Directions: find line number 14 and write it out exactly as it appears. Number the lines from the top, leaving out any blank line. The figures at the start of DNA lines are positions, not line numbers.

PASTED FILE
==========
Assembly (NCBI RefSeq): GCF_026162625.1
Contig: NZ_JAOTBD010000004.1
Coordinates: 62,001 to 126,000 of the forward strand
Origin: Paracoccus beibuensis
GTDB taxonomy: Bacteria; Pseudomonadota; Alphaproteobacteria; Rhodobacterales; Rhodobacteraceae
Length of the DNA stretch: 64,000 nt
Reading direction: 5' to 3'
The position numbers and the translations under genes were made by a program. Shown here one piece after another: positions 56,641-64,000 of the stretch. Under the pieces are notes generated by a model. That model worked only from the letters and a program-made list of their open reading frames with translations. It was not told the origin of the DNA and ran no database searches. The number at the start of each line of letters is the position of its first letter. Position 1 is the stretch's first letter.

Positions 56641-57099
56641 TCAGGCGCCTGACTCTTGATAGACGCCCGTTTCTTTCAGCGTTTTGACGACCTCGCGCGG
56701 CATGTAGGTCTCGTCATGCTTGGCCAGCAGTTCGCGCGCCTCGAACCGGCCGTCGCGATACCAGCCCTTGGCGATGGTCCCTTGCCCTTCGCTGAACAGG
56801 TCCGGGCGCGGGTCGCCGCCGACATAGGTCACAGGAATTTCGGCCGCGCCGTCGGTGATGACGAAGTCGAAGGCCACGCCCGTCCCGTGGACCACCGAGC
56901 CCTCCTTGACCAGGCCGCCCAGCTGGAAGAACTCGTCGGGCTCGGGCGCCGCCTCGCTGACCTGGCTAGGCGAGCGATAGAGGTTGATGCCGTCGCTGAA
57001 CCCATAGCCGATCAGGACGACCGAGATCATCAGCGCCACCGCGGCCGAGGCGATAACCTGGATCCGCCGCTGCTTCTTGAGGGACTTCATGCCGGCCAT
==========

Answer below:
57001 CCCATAGCCGATCAGGACGACCGAGATCATCAGCGCCACCGCGGCCGAGGCGATAACCTGGATCCGCCGCTGCTTCTTGAGGGACTTCATGCCGGCCAT